Posted: Dec 11, 2009, 2:24 PM
Join Date: Jul 2007
Originally Posted by rodionx
So would it be safe to assume that Richcraft won't be doing anything with 255 Bay until Galleria II is complete? Sounds like they're overstretched as it is.
Just found some info about this Bay Street project...
Four years later, Bay Street wrecks still await demolition
Friday, 11 December 2009
By Kathryn Parkinson
Published in : Centretown News, News
Yun Wu, Centretown News
These dilapitated Bay Street properties have been waiting for redevelopment since 2005.The onset of winter weather is causing Bay Street residents and business owners to worry that the street’s dilapidated properties are more than just an eyesore – they are a fire hazard.
Redevelopment plans remain at a standstill, but over the past year firefighters visiting the property for training have given locals a glimpse of a safer neighbourhood.
A sign promoting the “Lifestyle Condos Coming Soon with Richcraft Group of Companies” has been stuck in front of five vacant houses from 249 to 259 Bay Street, across from Centennial school, since the properties were slated for redevelopment in 2005.
But the picturesque 15-storey dream condominium is still nowhere near being realized, says Richcraft planner Kevin Yemm.
“There’s so much up in the air. We thought it would be on the go by now but it just doesn’t seem to be the right time,” says Yemm. “This project is an exceptional case for Richcraft.”
Rotting pumpkins from Halloween, innumerable piles of Tim Horton’s coffee cups and beer bottles pepper the vacant properties. The buildings attract spray-painting vandals, who have decorated the walls with letters, symbols, and other types of graffiti.
The only real homeowners are super-sized squirrels that bounce around their lot of hidden treasures. They scurry through the shattered windows and feed off the garbage that is scattered around the building’s shared backyard – a marshy ecosystem of waste.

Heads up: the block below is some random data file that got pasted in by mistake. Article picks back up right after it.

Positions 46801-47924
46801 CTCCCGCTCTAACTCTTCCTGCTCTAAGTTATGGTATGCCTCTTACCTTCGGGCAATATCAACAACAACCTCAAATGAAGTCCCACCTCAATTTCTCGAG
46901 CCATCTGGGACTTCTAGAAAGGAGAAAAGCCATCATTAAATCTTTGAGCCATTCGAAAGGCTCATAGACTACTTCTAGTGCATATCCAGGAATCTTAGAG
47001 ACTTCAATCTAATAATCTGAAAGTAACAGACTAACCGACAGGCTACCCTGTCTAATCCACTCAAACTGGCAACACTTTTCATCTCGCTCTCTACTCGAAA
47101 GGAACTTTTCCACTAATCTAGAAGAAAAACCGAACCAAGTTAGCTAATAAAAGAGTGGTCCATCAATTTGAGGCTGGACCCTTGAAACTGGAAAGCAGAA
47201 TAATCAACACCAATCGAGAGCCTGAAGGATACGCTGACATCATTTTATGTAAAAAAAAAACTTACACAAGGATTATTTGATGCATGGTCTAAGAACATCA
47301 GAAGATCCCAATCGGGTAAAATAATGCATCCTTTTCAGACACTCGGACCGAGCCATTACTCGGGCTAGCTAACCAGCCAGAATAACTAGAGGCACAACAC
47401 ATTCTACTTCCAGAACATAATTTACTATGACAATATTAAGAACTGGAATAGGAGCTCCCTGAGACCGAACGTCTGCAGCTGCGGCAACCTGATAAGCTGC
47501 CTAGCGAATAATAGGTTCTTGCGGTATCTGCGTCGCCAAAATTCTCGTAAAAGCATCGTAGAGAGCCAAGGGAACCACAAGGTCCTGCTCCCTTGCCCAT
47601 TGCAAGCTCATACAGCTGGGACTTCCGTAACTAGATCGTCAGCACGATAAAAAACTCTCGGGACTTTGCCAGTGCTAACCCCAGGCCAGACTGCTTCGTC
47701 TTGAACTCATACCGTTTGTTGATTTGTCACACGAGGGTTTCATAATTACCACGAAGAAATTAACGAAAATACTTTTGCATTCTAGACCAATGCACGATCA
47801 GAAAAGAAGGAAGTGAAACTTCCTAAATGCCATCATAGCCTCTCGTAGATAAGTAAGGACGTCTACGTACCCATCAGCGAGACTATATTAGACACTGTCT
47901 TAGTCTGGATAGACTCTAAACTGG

One of the buildings still advertises the former Bay Guest House Finest Bed & Breakfast, with a deal for $49 per night. But nearby business owners say it’s clear that the only people residing in these buildings are staying for free. The unsightly houses are a convenient hub for homeless people.
“Basically they were shut down and boarded up,” Yemm says. “But the buildings get broken into occasionally so we have to check up on it regularly.”
Yemm says Richcraft sends a maintenance person to the buildings a few times each week to ensure that no one can access them.
But the manager of the Bayscorner convenience store, Suk, who did not disclose his first name, says he worries that with freezing temperatures looming, homeless people will break in and build fires for warmth, putting nearby buildings in jeopardy.
“Sometimes firefighters come to the building because they worry about the fire,” says Suk. “It’s very dangerous.” He says it’s a good idea to have the fire fighters in and out of the properties to make sure they are safe.
Yemm says the police and fire department were called to the property so many times, they asked for permission to conduct fire fighter training there last winter and spring.
“They had thought it was a good spot to do training, so they did several exercises in anticipation that we would be demolishing the buildings,” says Yemm. It is unknown as to whether the firefighters will return this winter.
While neighbouring businesses like Bayscorner remain in the dark as to when the buildings might reach the construction phase, area residents soon enter their fifth year of dealing with the repercussions of the stalled condo construction plan.
“It’s taking too long for the authorities or the professionals to come in and deal with the eyesores that are left in the downtown area,” says Jean Powell, who works in a nearby apartment building. “They are infested with animals and are hoarding places for homeless people.”
“It’s a serious case of neglect and complacency,” says Powell.
Yemm says that Richcraft’s design has been site-plan approved, but the demolition won’t happen until they are issued a building permit by the city.
“The company has decided to not go through with any construction at this point,” he says.